The Chairman reaffirms the Committees support for the territorial integrity of the country and in line with the Presidents efforts and opposing and radicalization of positions expresses his concern at recent outbreaks of ethnically motivated violence and calls upon political leaders, representatives of the ethnic communities and upon the population at large to abstain from any acts of reprisal and revenge in an already sufficiently tense situation. Given the particular concern at the deteriorating humanitarian situation, the Chairman stresses the need for unimpeded delivery of humanitarian assistance and urges the authorities to continue to ensure full respect for the rule of law and to safeguard human rights.

The Chairman expresses his hope that a political agreement, resulting from an inclusive, continuing political dialogue, will pave the way for the much-needed stabilization of the country and for the security and stability of the entire region. He welcomes the efforts deployed by partner organizations and by countries in the region with which the Council of Europe stands ready to join forces in promoting a peaceful solution.

Macedonia seeks breakthrough.



Politicians aim to implement the president's peace plan.

Macedonian and Albanian political leaders are locked in urgent negotiations aimed at finding a solution to the insurgency by rebel ethnic Albanians.

Leaders from the two Macedonian and two ethnic Albanian parties which make up Macedonia's government of national unity are holding talks with President Boris Trajkovski at a secret location in the capital, Skopje.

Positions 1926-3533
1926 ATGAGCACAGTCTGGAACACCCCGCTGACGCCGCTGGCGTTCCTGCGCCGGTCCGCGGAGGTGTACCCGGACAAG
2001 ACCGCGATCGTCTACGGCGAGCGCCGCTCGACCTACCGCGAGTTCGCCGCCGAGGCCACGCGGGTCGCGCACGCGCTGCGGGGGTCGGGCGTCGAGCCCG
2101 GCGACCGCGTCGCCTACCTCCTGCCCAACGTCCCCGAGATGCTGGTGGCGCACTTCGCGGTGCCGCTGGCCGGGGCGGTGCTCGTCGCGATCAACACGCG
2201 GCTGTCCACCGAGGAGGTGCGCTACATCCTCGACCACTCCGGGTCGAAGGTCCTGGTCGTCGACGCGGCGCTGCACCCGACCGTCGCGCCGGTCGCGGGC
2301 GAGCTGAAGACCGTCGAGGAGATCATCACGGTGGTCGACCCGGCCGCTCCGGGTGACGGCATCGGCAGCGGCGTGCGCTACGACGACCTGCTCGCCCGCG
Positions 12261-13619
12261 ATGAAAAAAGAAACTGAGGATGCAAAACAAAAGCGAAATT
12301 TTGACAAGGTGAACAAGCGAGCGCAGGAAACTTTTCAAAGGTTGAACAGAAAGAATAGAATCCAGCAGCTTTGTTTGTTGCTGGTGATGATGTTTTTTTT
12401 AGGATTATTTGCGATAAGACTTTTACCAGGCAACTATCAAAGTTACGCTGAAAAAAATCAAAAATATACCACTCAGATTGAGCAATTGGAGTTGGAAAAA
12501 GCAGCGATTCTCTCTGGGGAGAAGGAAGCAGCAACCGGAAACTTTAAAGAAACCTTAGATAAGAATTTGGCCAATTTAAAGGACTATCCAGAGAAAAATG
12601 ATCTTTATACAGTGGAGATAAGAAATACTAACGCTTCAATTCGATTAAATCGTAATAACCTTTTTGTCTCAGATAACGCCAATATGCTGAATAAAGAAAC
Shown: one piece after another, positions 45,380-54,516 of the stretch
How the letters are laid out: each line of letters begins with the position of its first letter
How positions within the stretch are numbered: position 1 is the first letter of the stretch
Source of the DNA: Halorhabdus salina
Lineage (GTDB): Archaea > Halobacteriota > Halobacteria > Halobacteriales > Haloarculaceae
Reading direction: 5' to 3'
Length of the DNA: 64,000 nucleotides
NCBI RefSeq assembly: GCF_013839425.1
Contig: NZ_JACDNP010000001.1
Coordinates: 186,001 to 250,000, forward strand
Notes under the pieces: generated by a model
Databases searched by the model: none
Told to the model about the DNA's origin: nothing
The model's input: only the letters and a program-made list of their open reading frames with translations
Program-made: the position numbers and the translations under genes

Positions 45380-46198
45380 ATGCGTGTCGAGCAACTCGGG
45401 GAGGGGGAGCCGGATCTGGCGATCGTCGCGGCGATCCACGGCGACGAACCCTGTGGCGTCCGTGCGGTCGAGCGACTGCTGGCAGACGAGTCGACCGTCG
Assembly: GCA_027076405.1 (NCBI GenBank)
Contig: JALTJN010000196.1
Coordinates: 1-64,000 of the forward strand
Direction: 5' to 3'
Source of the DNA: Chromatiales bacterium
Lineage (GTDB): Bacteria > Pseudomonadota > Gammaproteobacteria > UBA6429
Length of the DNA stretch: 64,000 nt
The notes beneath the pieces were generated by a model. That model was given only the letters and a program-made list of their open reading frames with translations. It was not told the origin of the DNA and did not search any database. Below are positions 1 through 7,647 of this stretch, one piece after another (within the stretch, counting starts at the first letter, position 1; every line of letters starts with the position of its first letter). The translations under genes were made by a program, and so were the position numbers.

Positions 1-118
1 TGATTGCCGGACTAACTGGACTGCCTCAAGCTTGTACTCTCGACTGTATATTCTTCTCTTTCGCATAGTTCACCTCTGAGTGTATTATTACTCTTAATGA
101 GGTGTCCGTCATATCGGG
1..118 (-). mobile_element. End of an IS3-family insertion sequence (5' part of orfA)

They hope to find a political settlement which will allow a peace agreement to disarm the rebels, drafted by President Trajkovski, to be implemented with Nato backing.

The rebels extended their unilateral ceasefire for an additional 12 days from Thursday midnight, keeping up the uneasy truce which is currently holding between the guerrillas and the Macedonian army.


Diplomatic sources say the politicians are under intense pressure to make a breakthrough in the current talks if the government is to retain the backing of the European Union and Nato.

The West demands that the Macedonians make significant concessions to ethnic Albanian demands for increased rights and recognition.

President Trajkovski said the discussion would include, "even the most difficult and sensitive issues".

This meant, according to his aides, that the thorny question of changes to the country's constitution would be on the table for the first time.

Ethnic Albanians want the constitution to accord their population equal status with the Macedonians. Currently they are considered an ethnic minority alongside others.

But some Macedonians fear this would only incite further nationalism and lead to the break up of the country.